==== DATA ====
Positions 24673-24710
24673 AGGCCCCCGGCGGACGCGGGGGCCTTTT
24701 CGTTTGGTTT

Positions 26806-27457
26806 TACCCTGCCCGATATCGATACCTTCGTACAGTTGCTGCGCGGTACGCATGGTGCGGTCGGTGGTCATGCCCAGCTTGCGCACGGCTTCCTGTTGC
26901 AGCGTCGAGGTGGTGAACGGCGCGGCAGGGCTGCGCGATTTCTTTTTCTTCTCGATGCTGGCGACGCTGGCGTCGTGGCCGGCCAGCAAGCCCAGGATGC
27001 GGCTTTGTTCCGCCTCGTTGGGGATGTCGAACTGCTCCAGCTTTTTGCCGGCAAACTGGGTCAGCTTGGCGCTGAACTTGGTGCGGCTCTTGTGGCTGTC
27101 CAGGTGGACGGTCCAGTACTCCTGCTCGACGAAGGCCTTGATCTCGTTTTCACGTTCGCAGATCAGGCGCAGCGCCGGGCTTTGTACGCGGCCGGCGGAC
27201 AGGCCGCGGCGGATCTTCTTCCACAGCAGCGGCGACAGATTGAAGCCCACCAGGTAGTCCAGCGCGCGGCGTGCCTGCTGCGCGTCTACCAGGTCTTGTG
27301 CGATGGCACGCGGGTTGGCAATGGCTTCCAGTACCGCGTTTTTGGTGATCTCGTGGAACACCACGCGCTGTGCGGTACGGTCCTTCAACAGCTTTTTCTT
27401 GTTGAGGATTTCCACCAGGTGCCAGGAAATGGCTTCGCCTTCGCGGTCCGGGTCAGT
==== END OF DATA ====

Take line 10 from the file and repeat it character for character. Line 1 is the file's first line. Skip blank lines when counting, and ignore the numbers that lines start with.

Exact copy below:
27301 CGATGGCACGCGGGTTGGCAATGGCTTCCAGTACCGCGTTTTTGGTGATCTCGTGGAACACCACGCGCTGTGCGGTACGGTCCTTCAACAGCTTTTTCTT